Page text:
Please submit a one page essay that explains why you have chosen your major, department or program. This essay should include the reasons why you’ve chosen the major, any goals or relevant work plans and any other information you would like us to know. If you are applying to more than one college or program, please mention each college or program you are applying to. Our Admission Committee reviews applicants by college and programs and the essay can impact their final decision. Please do not exceed one page for this essay.
My mother’s rehearsed speech about how “Tiffany became interested in business because I took her along to see my financial advisor” is not entirely true. Although I found my mother’s financial consultation sessions interesting and felt flattered when her advisor offered me an internship, my interest in business actually began with my involvement in Kiva, a microfinance organization.
I started making monthly loans with my personal savings and income from Cosh(ex), my calculator program startup. In three years, I watched $342 multiply with ease to $750. The personal side of microfinance is even more impressive than its numerical aspect. In two years, I watched Kiva expand its influence in higher education. To date, 77% of my loans are to education, which is the ticket out of poverty and the solution to discrimination—the ultimate cure-all. Not coincidentally, I am applying to the Tepper School of Business, a school focused on solving global problems, for higher education. Although there is no microfinance club at Tepper, it does have the Undergraduate Entrepreneurship Association, where I hope to gain hands-on experience before ultimately becoming a social entrepreneur.
Another way I hope to make a difference is through improving the very new field of neuroprosthetics. I would love to participate in this frontier, with the academic background of cognition and the skills of a business manager. For years, my mother tried to get me started on the stock market, but instead, I started my own calculator program business, which I believed would bring more value to the world I live in. Through Cosh(ex) Calculator Programs, where I code for and organize a team that sells academic and gaming calculator programs, I experienced the important and fun role of business in tech companies. Programming was thrilling, but what I experienced beyond writing programs is what made my activities truly unique.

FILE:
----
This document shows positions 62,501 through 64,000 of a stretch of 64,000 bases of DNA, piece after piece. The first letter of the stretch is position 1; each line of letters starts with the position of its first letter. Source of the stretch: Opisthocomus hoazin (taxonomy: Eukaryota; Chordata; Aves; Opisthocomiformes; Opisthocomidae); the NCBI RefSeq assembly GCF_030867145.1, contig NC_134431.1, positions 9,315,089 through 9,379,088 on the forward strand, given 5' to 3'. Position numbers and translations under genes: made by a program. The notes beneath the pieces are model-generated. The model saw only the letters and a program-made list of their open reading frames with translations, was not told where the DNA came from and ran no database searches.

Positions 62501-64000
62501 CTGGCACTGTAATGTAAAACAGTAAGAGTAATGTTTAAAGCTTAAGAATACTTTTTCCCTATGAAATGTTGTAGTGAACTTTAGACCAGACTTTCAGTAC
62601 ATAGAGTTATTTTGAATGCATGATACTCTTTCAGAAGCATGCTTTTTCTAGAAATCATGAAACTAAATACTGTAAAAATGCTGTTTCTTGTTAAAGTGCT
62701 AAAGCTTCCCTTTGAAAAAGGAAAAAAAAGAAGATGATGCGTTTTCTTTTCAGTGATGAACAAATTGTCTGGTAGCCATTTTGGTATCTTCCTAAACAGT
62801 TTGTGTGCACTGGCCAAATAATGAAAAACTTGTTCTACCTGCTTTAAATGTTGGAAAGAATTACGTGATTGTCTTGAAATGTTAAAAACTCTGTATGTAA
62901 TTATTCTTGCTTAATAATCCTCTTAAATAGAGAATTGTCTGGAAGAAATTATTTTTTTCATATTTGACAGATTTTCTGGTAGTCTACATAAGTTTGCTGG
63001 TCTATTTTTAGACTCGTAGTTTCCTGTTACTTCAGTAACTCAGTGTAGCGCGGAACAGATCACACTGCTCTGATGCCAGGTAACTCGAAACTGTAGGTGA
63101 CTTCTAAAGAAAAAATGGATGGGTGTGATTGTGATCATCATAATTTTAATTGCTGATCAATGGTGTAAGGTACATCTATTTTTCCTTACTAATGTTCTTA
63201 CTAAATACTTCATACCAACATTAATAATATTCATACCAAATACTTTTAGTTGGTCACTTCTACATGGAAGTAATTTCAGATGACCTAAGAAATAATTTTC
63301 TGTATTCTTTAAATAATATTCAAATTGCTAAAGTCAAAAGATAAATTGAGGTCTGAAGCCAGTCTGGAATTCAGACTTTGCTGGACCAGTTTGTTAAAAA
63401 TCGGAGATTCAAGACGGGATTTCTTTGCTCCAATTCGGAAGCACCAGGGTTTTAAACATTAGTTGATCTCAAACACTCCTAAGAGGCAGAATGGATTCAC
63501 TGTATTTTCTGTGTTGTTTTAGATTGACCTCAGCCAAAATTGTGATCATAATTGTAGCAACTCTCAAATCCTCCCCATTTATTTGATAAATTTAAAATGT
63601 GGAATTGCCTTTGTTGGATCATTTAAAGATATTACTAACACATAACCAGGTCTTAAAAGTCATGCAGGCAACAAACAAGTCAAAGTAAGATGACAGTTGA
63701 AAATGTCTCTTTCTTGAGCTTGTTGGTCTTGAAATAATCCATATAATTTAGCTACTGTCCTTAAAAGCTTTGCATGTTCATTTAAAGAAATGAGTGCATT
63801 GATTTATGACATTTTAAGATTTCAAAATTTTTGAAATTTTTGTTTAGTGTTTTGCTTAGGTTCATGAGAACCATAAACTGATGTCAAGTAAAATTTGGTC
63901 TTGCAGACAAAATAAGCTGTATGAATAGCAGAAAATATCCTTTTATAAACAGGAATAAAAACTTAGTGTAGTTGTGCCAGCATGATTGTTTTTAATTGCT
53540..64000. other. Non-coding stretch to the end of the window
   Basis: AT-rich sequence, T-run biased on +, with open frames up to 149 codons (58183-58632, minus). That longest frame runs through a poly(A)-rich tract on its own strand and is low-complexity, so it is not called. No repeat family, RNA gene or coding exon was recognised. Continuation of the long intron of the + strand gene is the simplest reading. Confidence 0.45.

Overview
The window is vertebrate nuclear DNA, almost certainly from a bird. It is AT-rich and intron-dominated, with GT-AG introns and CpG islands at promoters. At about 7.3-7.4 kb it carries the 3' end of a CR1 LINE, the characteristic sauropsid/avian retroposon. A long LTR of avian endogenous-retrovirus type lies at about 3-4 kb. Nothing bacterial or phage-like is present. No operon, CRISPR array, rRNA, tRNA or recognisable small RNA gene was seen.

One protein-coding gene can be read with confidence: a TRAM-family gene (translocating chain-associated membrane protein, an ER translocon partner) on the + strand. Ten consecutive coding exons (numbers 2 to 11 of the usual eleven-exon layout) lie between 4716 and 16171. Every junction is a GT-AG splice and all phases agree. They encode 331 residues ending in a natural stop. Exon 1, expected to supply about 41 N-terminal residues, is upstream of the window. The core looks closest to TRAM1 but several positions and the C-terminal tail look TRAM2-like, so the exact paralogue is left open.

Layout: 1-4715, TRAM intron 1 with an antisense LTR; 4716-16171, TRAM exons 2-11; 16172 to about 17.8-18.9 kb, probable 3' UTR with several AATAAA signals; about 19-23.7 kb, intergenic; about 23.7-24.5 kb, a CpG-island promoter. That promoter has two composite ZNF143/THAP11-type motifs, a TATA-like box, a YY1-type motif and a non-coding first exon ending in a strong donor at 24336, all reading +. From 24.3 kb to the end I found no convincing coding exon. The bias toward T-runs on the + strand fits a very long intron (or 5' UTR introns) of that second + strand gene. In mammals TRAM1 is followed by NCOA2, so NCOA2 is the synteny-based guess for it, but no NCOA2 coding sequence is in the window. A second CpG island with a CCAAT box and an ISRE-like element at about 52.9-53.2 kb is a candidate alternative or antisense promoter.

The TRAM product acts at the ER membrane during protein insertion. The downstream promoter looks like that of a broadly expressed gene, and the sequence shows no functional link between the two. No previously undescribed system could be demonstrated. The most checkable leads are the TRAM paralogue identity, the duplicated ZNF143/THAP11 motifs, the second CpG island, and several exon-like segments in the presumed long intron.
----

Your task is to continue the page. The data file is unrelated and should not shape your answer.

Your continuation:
Shortly after I began showing off and giving my programs to my friends, I realized that many other students beyond my community wanted access to my work. I decided to turn my hobby into a business, targeting students who couldn’t write their own programs. I developed the business model, organized a team to help me distribute the programs, and designed the website. Through Cosh(ex), I finally understood the quote, “Entrepreneurs don’t need sleep.” The greatest takeaway, however, was that though integrating computer science and business was rewarding and fun, there was a disconnect between what I could do with computer science projects and my interests in philosophy, cognition and behavior. I thus found cognitive science and neuroscience, which appeal to more of my intellectual interests, personal experience (I nearly experienced amputation in third grade), and passions. This was how I arrived at my lifetime goal of directing a neuroprosthetics company.
Tepper’s academic structure provides a highly quantitative and analytical managerial background and also allows me to pursue the integration of management and technology under its Business Technology specialized track. Additionally, Tepper’s Business Technology Club, Undergraduate Entrepreneurship Association, and the Tepper Venture Challenge give me the chance to apply my academic knowledge in real life, as well as complement my focus on solving global issues with a culture of technological innovation. Likewise, the Dietrich College of Humanities and Social Sciences economics major would help me attain the managerial expertise required for becoming a social entrepreneur and directing a neuroprosthetics company, while the Mellon College of Science’s neuroscience major would give me the academic expertise to oversee specific developments in mind-controlled prosthetics.